It’s been another busy week at Gloo and we’ve had plenty to discuss. From streaming wars to mobile banking, and lots in between—there’s never a dull moment in the world of content.
We write a lot about finance and how new technology is both helping and challenging traditional banks. Digital transformation is helping banks to reinvent themselves to better appeal to today’s customers, but it’s also paving the way for new entrants to the market.
Those new entrants are often agile, young Fintechs. But it seems technology is opening the way to other companies too. T-Mobile has just announced plans to move into banking with the launch of T-Mobile MONEY across America. It claims this new current account will offer a whole host of benefits that many traditional banks can’t match, like increased interest rates, no overdraft fees and no minimum balance requirement.
Traditional banks aren’t mobile-first, and they’re definitely not customer-first. As more and more people use their smartphones to manage money, we saw an opportunity to address another customer pain point.John Legere, T-Mobile CEO
So a new threat for traditional banking, and an interesting development for the telecommunications market. We’re interested to see how it turns out.
The BBC recently announced that it has lost the streaming fight with Netflix. You didn’t realise iPlayer was part of the streaming wars? Neither did we. So what makes the BBC think it was ever in the same league as Netflix?
It could be because five years ago iPlayer had a 40% share of the UK streaming video market—its share has now fallen to 15%. But comparing iPlayer with Netflix is like comparing Uber with DHL. Netflix has revolutionised how we consume entertainment—we have access to hundreds of titles whenever we want. iPlayer was launched as, and essentially remains, a catch-up service. It only really offers programming created by the BBC and often will only have things available for limited periods of time.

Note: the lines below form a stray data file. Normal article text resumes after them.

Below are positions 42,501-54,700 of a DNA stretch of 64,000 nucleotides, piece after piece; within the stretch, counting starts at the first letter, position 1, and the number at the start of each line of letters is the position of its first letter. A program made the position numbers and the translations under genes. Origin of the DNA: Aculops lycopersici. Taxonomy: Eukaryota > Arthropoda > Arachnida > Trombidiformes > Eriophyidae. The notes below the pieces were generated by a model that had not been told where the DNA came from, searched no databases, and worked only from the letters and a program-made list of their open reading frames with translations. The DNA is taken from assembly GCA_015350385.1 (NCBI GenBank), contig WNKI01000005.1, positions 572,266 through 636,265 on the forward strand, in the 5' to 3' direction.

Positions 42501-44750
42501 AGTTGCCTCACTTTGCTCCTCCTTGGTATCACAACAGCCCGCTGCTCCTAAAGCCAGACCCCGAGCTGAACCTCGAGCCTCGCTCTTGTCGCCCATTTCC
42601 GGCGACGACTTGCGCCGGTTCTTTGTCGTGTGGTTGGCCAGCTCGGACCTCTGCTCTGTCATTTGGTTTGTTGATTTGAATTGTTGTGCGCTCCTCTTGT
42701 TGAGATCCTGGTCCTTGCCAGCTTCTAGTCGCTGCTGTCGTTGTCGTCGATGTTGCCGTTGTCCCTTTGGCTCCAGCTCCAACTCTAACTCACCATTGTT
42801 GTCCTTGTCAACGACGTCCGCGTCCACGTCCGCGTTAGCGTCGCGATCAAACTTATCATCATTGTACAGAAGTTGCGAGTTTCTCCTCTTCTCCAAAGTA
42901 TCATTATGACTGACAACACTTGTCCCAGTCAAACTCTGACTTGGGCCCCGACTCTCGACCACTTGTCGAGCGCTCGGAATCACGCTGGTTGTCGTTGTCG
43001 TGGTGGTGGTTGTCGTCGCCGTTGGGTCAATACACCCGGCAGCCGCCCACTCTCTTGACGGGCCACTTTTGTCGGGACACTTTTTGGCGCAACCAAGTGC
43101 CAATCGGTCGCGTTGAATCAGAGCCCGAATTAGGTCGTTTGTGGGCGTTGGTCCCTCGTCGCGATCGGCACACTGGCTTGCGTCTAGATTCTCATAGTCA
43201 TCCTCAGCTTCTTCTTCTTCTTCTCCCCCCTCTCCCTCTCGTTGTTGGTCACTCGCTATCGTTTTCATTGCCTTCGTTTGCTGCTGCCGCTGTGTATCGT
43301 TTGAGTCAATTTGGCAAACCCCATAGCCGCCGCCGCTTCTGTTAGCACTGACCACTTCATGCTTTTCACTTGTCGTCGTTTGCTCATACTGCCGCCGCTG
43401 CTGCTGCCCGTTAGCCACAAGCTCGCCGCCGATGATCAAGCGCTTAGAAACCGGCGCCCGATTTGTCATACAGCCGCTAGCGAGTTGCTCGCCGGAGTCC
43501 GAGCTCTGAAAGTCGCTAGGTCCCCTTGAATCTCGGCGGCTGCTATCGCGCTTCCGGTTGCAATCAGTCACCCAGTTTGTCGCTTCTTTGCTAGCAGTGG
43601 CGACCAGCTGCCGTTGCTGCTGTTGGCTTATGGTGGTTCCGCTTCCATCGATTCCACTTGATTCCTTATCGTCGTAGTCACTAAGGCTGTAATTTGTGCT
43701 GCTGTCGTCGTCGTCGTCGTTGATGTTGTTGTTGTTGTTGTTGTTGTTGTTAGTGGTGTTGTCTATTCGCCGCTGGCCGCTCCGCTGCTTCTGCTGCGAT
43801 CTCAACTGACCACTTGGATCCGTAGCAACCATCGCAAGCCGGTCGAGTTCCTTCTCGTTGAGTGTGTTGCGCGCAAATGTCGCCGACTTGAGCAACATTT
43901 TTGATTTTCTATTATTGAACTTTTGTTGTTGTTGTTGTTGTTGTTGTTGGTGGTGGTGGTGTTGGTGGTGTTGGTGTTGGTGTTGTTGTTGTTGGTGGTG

People go to iPlayer if they missed Match of the Day or an episode of a new drama on the BBC. For on-demand TV, they go to the likes of Netflix or Amazon—and, no doubt, soon Disney. If the BBC really wants to compete in a streaming fight, it’s going to require a drastic rethink—not just of its user interface or functionality, but exactly what type of platform it wants to be.
One of the biggest challenges facing marketers is how to reach the desired audience. You may have a fantastic message, perhaps even a really important life-saving message, but if your audience isn’t seeing your content, it’s unlikely to have much impact.
That was exactly the problem facing Public Health England. Cervical screening can cut preventable deaths. That’s a pretty powerful message. But screening is at a 20-year low in the UK, especially in the 25–34 year old bracket.
Now, while women may avoid their smear test, it seems that 90% of them do like to have well-groomed pubic hair. And they’re not shy to have someone else take care of the job for them—1.2 million women head to beauty salons to get a trim. So, a partnership was born. Public Health England has teamed up with beauty brand TreatWell to advertise directly where its audience is.
Posted by Katie on 13 May 2019